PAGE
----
There are many reasons employers engage in claim suppression including lack of awareness as was identified in this most recent study. Of course, this is particularly troublesome as employers have specific legal obligations to report work-related injuries, illnesses and fatalities. In Ontario, this includes reporting to the Workplace Safety and Insurance Board, the Ministry of Labour, Training and Skills Development, the joint health and safety committee (JHSC), the health and safety representative and the union, if any. 
Furthermore, many believe financial incentives and a desire to avoid visits from government health and safety inspectors are also significant drivers of claim suppression. This is certainly the case in Ontario, where underreporting drives down workers’ compensation premiums, while enforcement and workplace prevention strategies continue to be driven in large measure by lost-time injury rates.
Many worker advocates question this approach, especially as the injury and illness data clearly fails to reflect reality. Ron Saunders, a lead researcher of this most recent study, and IWH adjunct scientist, expressed similar concerns, suggesting worker experiences must be part of what triggers workplace interventions, “Surveying workers on a more frequent basis would give a broader picture to better inform prevention efforts—better than just relying on claims data.”

Pursuing healthier, safer work

A prudent path to prevention of worker injury, illness and death also includes near miss investigations and initiatives aimed at proactively identifying workplace hazards. Workplace inspections led by properly trained joint health and safety committee (JHSC) members or health and safety representatives and ensuring the competency of supervisors, as required by law will certainly aid in these endeavours.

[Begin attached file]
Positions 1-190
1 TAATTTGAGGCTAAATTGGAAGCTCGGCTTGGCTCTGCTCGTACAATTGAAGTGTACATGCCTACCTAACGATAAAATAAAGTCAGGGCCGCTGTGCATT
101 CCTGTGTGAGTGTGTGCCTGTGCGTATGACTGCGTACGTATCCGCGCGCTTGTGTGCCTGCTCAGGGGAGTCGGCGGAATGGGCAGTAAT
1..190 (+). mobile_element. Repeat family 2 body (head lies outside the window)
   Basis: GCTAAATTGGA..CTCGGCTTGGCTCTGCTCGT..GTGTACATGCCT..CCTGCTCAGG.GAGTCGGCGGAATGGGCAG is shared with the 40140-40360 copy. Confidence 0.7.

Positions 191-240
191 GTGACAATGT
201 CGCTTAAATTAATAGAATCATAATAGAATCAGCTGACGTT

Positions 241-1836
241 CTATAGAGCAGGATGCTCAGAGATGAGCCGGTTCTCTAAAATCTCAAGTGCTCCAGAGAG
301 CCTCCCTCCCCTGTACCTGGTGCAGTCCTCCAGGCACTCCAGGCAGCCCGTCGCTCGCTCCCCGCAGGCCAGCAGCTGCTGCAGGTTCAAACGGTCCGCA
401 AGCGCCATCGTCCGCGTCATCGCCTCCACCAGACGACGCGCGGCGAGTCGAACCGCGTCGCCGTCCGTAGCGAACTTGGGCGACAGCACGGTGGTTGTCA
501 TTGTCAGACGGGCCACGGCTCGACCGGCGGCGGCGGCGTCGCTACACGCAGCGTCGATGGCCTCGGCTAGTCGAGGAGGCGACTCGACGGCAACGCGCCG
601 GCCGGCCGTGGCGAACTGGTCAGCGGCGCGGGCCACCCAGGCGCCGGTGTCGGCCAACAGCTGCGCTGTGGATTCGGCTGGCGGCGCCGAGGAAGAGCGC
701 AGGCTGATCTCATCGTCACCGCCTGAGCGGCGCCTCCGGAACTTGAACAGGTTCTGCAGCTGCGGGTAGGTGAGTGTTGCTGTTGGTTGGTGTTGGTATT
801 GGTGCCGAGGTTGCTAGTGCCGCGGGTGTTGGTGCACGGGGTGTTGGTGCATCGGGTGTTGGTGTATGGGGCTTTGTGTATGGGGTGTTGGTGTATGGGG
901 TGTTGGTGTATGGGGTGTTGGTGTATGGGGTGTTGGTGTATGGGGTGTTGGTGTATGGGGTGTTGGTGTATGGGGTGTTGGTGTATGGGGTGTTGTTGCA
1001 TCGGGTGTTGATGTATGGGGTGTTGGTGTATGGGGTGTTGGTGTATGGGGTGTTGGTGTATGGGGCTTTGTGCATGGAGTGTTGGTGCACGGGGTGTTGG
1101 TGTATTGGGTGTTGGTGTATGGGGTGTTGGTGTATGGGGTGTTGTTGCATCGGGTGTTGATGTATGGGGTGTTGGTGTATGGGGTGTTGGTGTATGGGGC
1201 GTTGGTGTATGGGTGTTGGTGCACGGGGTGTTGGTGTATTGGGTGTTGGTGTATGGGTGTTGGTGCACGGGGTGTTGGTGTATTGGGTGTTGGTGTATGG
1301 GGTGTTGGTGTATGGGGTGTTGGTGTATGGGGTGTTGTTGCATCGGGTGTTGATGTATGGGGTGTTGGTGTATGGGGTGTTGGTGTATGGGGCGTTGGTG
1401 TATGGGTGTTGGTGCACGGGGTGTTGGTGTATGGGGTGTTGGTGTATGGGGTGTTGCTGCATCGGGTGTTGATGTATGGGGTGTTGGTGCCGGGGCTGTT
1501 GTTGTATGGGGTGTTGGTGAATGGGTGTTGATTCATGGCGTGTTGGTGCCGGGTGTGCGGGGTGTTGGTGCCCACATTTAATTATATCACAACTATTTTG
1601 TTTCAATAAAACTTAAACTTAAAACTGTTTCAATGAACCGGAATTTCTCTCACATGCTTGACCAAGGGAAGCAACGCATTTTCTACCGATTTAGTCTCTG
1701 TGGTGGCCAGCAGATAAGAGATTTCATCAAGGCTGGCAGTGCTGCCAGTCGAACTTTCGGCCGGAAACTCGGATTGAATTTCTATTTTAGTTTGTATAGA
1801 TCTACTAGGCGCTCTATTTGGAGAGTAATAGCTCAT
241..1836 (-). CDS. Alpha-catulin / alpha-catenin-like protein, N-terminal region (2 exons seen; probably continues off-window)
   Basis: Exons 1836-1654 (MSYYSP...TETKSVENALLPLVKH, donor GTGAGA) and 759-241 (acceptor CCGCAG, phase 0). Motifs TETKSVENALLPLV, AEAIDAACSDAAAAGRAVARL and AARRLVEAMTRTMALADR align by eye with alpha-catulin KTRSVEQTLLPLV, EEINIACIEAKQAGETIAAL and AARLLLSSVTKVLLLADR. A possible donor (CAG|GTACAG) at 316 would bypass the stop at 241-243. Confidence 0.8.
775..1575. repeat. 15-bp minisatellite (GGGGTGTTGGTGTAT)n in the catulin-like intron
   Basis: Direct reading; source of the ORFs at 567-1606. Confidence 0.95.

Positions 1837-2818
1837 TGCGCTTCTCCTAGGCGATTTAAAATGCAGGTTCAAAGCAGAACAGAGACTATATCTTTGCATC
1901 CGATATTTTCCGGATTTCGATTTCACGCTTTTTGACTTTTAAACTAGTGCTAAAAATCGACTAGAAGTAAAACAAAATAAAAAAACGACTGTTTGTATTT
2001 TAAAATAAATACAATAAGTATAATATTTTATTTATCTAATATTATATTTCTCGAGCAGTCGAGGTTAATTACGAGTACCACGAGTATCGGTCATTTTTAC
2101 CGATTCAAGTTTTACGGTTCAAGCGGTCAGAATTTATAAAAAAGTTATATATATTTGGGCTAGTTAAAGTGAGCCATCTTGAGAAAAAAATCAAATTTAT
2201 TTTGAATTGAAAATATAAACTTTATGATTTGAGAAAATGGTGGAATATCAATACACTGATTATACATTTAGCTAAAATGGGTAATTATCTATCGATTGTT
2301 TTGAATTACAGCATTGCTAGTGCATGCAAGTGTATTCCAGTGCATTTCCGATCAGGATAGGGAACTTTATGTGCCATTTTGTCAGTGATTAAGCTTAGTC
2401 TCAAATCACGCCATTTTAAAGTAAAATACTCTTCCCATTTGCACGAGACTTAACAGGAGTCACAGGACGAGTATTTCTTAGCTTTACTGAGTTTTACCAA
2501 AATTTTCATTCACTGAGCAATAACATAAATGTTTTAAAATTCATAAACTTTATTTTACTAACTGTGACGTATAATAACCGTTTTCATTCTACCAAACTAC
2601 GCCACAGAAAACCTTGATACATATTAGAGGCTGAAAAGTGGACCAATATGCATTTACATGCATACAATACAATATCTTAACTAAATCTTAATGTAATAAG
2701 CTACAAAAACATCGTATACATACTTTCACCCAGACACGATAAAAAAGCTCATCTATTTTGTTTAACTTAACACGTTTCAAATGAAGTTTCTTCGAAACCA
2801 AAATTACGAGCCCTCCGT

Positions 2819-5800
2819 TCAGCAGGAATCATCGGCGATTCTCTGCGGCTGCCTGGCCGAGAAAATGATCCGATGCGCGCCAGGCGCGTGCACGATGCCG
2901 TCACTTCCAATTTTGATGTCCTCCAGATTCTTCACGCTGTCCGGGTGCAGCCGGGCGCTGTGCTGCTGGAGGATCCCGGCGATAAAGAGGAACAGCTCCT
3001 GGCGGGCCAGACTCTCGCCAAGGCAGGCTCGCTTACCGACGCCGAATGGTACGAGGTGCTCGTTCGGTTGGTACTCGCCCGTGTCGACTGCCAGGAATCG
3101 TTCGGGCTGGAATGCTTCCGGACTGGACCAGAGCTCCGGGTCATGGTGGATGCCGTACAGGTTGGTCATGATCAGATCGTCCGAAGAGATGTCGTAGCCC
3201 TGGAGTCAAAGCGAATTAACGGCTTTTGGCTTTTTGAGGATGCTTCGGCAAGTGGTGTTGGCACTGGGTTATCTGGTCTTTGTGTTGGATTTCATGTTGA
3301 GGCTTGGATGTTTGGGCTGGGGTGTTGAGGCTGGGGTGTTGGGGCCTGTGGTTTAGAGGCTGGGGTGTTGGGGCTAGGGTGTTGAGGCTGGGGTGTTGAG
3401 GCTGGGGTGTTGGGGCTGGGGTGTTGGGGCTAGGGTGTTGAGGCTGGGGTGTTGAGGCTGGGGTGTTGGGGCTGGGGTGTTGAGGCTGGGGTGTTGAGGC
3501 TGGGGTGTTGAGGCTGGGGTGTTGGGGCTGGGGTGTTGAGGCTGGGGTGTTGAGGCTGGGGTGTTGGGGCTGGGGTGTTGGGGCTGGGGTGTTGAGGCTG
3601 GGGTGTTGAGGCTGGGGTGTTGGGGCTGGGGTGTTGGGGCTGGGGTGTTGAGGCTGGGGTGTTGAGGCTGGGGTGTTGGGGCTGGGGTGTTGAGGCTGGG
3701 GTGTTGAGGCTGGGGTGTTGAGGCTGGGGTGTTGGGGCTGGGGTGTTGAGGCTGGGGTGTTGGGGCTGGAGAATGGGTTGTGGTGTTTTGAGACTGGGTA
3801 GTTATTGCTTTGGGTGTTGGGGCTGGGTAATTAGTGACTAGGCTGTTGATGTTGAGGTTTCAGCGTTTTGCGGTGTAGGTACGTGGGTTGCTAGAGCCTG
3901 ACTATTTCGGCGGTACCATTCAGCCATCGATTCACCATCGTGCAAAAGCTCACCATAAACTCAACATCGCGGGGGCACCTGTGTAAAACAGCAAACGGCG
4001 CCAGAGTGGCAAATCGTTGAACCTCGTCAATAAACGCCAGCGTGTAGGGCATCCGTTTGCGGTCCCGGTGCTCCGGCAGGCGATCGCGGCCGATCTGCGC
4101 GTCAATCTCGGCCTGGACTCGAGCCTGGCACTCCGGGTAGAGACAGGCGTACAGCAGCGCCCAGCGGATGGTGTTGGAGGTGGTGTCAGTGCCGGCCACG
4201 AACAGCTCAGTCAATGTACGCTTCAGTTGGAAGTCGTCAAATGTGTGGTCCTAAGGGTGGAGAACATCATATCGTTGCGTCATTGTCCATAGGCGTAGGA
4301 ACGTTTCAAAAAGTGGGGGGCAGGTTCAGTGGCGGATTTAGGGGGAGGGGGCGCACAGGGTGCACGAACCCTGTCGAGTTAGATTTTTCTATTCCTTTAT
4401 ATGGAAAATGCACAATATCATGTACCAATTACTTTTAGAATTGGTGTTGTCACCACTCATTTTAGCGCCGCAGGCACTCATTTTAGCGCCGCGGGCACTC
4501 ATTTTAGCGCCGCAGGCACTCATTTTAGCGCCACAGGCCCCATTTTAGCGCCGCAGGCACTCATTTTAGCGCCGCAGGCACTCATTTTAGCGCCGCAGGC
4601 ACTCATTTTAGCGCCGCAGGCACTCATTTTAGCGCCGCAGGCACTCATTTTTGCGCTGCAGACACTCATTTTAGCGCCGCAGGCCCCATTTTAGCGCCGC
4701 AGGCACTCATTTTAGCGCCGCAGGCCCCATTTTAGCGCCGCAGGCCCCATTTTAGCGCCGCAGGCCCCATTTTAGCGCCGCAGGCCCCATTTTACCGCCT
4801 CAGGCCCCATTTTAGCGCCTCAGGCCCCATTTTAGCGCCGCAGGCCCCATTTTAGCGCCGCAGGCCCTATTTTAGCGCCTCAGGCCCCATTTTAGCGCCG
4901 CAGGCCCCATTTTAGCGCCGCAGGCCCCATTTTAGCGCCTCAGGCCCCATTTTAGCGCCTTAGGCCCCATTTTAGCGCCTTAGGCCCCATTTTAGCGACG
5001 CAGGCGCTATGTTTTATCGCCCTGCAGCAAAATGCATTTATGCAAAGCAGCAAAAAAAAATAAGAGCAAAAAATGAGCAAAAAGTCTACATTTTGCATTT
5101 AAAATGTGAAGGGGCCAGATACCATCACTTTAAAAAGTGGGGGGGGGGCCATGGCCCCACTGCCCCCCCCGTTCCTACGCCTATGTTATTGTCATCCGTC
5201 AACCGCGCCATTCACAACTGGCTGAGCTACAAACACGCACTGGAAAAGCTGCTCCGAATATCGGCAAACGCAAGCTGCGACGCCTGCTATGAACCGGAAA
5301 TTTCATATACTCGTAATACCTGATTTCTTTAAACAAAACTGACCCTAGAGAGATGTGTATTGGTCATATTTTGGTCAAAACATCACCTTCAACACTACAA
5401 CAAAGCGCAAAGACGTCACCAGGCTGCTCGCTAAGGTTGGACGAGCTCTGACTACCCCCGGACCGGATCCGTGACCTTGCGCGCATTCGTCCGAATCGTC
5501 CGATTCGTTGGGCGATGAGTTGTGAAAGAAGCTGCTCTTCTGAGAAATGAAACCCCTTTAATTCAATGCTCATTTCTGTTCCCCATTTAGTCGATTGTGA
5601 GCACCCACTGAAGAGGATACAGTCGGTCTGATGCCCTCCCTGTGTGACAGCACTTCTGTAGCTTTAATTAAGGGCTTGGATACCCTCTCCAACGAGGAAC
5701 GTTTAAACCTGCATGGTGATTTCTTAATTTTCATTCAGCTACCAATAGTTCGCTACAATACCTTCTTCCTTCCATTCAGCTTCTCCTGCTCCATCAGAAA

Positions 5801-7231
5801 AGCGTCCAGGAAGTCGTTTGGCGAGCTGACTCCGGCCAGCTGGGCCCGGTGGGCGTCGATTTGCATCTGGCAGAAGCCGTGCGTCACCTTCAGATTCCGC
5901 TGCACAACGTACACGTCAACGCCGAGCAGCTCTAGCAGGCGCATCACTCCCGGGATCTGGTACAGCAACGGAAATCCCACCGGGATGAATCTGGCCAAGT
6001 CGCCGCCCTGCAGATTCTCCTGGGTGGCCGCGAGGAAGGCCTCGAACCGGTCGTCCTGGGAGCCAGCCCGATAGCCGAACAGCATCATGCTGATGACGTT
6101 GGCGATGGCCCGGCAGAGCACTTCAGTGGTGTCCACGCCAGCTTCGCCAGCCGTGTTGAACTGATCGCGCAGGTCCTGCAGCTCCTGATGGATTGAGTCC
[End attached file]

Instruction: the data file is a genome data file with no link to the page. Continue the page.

Want to read more from the WHSC?
WHSC Day of Mourning fact sheet entitled Beyond WSIB Stats
Behaviour-based safety: the blame game
Employers found to suppress work-related injury and illness claims
Worker death stats need much more accuracy, say researchers
Want to read more from the IWH?
WorkSafeBC study issue briefing
WorkSafeBC study findings presentation
Does your JHSC function with competence and confidence? Is your JHSC also fully trained as required by law? WHSC offers regularly scheduled JHSC Certification Training as well as our recently updated Federal Committees and Representatives program. In smaller workplaces, some employers recognize the utility of these programs and ensure health and safety representatives complete it too.
Are your supervisors competent as required by law? Employers must ensure their supervisors, within one week of performing work as a supervisor, complete basic occupational health and safety awareness training in addition to knowledge and competency-based training specific to the workplace.

WHSC has scheduled training to help workplaces meet this mandatory supervisor awareness training obligation. 
All of these programs are available in our online, virtual classrooms.

Don’t see what you need? Beyond scheduled classes, and where participant numbers warrant, we can work with you to coordinate almost any of our training courses in a virtual classroom for all workers, workplace representatives and supervisors.

Contact a WHSC training services representative in your area.